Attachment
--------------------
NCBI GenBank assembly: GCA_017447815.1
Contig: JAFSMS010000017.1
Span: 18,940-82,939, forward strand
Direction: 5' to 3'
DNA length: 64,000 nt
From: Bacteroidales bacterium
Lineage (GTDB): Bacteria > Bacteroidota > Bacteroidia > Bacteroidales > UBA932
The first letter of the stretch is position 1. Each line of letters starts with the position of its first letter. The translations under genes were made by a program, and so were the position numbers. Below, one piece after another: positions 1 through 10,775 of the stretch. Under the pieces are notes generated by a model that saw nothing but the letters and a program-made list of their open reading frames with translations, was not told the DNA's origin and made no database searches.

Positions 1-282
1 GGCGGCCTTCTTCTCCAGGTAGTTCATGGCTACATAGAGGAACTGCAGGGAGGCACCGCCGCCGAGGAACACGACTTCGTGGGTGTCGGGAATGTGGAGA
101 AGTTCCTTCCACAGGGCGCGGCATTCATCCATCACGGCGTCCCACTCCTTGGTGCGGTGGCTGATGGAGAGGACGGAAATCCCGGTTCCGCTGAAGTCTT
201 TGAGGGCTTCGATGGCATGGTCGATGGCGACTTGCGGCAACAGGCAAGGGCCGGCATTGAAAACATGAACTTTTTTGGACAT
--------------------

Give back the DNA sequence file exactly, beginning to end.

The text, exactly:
NCBI GenBank assembly: GCA_017447815.1
Contig: JAFSMS010000017.1
Span: 18,940-82,939, forward strand
Direction: 5' to 3'
DNA length: 64,000 nt
From: Bacteroidales bacterium
Lineage (GTDB): Bacteria > Bacteroidota > Bacteroidia > Bacteroidales > UBA932
The first letter of the stretch is position 1. Each line of letters starts with the position of its first letter. The translations under genes were made by a program, and so were the position numbers. Below, one piece after another: positions 1 through 10,775 of the stretch. Under the pieces are notes generated by a model that saw nothing but the letters and a program-made list of their open reading frames with translations, was not told the DNA's origin and made no database searches.

Positions 1-282
1 GGCGGCCTTCTTCTCCAGGTAGTTCATGGCTACATAGAGGAACTGCAGGGAGGCACCGCCGCCGAGGAACACGACTTCGTGGGTGTCGGGAATGTGGAGA
101 AGTTCCTTCCACAGGGCGCGGCATTCATCCATCACGGCGTCCCACTCCTTGGTGCGGTGGCTGATGGAGAGGACGGAAATCCCGGTTCCGCTGAAGTCTT
201 TGAGGGCTTCGATGGCATGGTCGATGGCGACTTGCGGCAACAGGCAAGGGCCGGCATTGAAAACATGAACTTTTTTGGACAT